WitnessLA commenter, Poplock, said something interesting and unsettling in an earlier thread about Santee high school. He described the murders he’d seen as a child. “The first killing in front of my eyes was at age 8,” he wrote, “second one – around 12, and third at 15, the forth by 17 and so on and so on….Imagine that, I wasn’t even a gang banger…”
It was a reminder to me of something of which those of us who work in the inner city have long been aware, but that public policy has been disastrously content to ignore, and that is the fact that a great many kids living in urban neighborhoods—in Los Angeles and elsewhere—are suffering, to a greater or lesser degree, from Post Traumatic Stress Disorder.
By sheer luck, Sunday’s San Francisco Chronicle has an excellent and extremely well-written group of articles by staff writer, Jill Tucker, on just that subject—and what she has documented must not be ignored.
Here’s how the main story begins:
Tierra Turner’s older brother was shot and killed on a busy Bayview street last summer.
By the time Tierra, 11, arrived at the scene with her mother, a yellow tarp covered 18-year-old Anthony Brooks’ body. Nearby, a second tarp covered his friend, Monte Frierson.
Standing outside the police tape, Tierra broke down, her small body heaving with sobs.
Two weeks later, Tierra started the sixth grade.
Along with a Tinker Bell backpack and pink Princess cell phone, she carried the deaths with her to Visitacion Valley Middle School each day, absentmindedly writing “RIP Ant and Monte” on the cover of her notebooks and in sidewalk chalk on the playground. As the months passed, her grades slipped and her temper often flared.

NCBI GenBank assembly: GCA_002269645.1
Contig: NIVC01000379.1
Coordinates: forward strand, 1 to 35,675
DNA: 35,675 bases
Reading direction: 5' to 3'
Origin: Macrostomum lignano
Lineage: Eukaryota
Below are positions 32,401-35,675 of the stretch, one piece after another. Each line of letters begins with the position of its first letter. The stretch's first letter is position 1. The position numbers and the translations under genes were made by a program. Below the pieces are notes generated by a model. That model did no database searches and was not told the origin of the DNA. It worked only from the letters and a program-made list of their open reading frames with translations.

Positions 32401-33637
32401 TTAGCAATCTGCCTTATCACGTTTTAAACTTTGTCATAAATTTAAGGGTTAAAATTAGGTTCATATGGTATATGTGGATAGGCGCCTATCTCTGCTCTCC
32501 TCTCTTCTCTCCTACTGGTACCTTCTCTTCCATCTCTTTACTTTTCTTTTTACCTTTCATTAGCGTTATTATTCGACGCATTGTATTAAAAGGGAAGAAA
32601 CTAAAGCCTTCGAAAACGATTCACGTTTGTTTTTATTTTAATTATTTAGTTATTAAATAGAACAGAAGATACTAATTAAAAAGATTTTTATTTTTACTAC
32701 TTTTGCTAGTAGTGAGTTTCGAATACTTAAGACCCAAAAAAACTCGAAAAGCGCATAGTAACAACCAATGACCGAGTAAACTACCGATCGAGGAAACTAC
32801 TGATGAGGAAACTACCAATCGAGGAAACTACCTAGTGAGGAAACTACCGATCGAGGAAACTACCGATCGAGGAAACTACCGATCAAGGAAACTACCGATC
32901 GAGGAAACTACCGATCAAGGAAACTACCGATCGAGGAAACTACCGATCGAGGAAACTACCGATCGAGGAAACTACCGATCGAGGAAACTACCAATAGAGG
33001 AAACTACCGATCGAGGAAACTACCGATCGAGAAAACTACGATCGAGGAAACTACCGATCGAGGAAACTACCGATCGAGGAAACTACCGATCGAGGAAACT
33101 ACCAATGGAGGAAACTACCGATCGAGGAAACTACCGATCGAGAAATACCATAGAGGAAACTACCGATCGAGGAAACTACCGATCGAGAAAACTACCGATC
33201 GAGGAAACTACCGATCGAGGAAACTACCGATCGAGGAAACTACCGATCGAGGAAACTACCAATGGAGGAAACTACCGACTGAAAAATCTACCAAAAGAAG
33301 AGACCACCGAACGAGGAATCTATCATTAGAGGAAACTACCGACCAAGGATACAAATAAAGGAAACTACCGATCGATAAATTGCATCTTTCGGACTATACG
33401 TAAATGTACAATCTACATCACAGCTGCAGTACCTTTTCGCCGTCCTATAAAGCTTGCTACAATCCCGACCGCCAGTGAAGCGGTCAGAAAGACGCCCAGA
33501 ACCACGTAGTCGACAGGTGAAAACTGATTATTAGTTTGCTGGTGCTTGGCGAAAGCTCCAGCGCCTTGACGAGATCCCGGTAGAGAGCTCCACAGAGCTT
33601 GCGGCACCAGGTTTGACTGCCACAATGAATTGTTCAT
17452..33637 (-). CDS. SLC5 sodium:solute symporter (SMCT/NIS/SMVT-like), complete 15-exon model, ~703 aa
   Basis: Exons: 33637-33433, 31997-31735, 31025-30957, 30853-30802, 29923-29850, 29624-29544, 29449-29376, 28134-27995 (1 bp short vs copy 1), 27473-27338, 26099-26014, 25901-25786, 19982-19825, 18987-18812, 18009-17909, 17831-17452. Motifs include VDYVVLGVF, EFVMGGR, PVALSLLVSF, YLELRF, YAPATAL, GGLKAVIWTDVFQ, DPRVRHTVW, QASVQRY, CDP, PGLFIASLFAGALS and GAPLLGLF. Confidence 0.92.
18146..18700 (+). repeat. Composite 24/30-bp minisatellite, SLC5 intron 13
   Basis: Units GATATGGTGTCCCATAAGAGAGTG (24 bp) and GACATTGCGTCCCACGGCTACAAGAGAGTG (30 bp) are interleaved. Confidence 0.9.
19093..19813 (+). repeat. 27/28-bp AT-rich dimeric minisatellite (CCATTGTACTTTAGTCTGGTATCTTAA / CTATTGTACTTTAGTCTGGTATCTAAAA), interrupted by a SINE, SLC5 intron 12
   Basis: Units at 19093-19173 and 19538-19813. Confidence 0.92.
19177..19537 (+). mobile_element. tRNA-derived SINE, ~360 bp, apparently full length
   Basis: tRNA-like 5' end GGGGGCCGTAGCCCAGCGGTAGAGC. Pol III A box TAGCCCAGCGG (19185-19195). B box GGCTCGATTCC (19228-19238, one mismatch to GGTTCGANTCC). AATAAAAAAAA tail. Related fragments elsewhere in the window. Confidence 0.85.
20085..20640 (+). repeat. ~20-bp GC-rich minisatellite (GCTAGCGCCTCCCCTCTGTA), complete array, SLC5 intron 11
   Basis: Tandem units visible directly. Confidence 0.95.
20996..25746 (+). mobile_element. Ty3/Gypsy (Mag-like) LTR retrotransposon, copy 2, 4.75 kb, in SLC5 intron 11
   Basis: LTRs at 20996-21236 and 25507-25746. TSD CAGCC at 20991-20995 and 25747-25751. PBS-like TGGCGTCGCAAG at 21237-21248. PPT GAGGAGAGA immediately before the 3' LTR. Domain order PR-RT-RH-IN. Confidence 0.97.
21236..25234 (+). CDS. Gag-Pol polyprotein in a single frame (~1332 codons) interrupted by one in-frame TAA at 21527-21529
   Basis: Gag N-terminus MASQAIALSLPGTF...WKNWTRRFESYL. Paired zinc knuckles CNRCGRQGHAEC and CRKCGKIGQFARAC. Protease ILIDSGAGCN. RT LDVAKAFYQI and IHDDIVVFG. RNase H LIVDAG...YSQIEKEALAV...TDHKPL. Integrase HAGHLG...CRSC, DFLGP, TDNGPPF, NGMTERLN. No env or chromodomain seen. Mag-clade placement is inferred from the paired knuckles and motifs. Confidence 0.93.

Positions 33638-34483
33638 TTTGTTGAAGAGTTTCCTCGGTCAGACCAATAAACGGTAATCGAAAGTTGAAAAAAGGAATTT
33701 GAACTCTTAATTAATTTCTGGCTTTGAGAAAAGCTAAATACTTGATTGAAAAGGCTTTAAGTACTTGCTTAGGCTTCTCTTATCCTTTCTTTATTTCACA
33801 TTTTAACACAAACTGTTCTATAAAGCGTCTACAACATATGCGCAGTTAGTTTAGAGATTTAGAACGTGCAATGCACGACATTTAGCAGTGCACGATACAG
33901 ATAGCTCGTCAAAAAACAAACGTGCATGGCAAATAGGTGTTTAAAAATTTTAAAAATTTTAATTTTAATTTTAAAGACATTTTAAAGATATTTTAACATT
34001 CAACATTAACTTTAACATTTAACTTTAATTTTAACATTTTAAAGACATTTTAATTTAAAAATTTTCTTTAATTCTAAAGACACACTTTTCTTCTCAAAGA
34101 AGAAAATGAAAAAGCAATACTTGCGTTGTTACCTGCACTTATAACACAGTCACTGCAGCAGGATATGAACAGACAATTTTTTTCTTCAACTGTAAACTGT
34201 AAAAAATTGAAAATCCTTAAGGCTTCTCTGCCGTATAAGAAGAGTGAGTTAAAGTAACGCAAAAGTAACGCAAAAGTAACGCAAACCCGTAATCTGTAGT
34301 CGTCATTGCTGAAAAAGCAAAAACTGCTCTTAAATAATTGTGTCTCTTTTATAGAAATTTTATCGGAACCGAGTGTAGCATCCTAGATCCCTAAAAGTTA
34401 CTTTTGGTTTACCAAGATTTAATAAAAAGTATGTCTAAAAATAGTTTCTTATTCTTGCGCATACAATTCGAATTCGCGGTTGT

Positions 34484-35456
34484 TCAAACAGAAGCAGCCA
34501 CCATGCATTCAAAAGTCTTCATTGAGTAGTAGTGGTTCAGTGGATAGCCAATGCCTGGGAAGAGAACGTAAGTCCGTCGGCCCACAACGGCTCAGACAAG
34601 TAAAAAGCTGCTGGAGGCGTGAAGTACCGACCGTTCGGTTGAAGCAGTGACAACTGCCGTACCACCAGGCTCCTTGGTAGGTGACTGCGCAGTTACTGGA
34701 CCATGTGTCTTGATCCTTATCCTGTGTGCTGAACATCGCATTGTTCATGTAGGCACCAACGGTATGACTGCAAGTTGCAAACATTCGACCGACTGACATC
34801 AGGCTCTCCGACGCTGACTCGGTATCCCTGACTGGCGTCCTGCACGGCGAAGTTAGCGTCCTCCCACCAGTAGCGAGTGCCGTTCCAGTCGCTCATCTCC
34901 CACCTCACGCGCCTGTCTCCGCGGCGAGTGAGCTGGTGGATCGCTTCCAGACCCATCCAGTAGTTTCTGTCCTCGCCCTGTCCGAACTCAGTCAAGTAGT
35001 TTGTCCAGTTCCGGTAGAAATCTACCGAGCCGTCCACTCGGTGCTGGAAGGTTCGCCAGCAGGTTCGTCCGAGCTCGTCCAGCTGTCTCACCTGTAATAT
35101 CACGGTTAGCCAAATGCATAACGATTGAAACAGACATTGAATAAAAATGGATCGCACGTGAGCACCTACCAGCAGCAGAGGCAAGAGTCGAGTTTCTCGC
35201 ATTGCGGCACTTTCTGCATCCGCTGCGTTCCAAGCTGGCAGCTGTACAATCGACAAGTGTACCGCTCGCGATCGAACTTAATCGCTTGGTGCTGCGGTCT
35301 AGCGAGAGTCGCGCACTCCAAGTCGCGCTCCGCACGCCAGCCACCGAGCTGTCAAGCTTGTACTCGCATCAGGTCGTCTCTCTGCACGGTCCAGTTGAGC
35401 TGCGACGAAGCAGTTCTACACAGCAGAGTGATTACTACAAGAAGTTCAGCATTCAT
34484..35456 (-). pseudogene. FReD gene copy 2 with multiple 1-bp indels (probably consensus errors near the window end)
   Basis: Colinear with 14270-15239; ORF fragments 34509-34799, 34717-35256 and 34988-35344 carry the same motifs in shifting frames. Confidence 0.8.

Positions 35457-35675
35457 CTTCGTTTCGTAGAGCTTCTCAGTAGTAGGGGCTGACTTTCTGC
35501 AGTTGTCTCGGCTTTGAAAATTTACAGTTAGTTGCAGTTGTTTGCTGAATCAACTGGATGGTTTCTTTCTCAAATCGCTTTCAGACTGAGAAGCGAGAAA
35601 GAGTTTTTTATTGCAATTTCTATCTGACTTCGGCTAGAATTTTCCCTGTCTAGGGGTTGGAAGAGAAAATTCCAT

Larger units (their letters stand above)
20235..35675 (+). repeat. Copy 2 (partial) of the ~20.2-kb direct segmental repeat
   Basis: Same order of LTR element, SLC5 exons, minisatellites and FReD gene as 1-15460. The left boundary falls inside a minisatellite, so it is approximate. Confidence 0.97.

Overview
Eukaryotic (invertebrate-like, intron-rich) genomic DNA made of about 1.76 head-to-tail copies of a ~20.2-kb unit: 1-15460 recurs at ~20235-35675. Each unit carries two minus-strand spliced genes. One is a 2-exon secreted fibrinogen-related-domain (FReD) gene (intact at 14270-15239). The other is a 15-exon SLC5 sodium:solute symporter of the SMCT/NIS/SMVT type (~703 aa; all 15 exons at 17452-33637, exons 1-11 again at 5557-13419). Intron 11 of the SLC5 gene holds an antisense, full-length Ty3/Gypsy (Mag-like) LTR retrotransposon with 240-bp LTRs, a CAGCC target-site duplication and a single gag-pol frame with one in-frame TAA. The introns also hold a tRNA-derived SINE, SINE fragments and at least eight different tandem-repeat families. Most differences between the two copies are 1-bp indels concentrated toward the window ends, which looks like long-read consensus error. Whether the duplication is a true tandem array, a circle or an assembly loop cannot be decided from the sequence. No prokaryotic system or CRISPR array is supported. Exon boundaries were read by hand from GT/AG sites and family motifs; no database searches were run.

At her school, the principal and staff see the signs and symptoms of trauma-related stress in many of their students – the hostile outbursts, the sliding grades, the poor test scores or the inability to pay attention
But here’s the money ‘graph:
“As many as one-third of children living in our country’s violent urban neighborhoods have PTSD,” according to recent research and the country’s top child trauma experts – nearly twice the rate reported for troops returning from war zones in Iraq.
In a related article, Tucker talks to a PTSD researcher at Stanford who has looked at the damage trauma can do to brain development.
What Dr. Victor Carrion found was startling: Children with PTSD and exposure to severe trauma had smaller brains.
The study, released earlier this year, was just a first step toward understanding the physical effects of trauma and why some children have a greater ability to ward off physical and mental reactions.
Although she’s an SF writer, Tucker gets into LAUSD’s Post Traumatic Stress problem. It seems that, a few years back, some LAUSD psychologists wondered if LA’s urban kids suffered from PTSD at the same rate that the national experts were claiming. Here’s what they found:
In 2000, [LAUSD] joined UCLA researchers in screening students from 20 schools in violence-prone parts of the city.
Of the 1,000 students randomly selected, 90 percent were a victim of or a witness to community violence, and 27 to 34 percent had PTSD, said Marleen Wong, director of the district’s Crisis Counseling and Intervention Services.
Read the rest of this important, informative series.. The issue of PTSD in America’s children and adolescents is a essential piece of the educational and public health puzzle that we leave out at our own peril.
NOTE: More Voices from the Road in a day or two. For the moment, I’m perched one place—namely the ever-glorious West Glacier, MT—but as it’s a vacation destination, as they say, the road is coming to me, so I’m still actively gathering voices.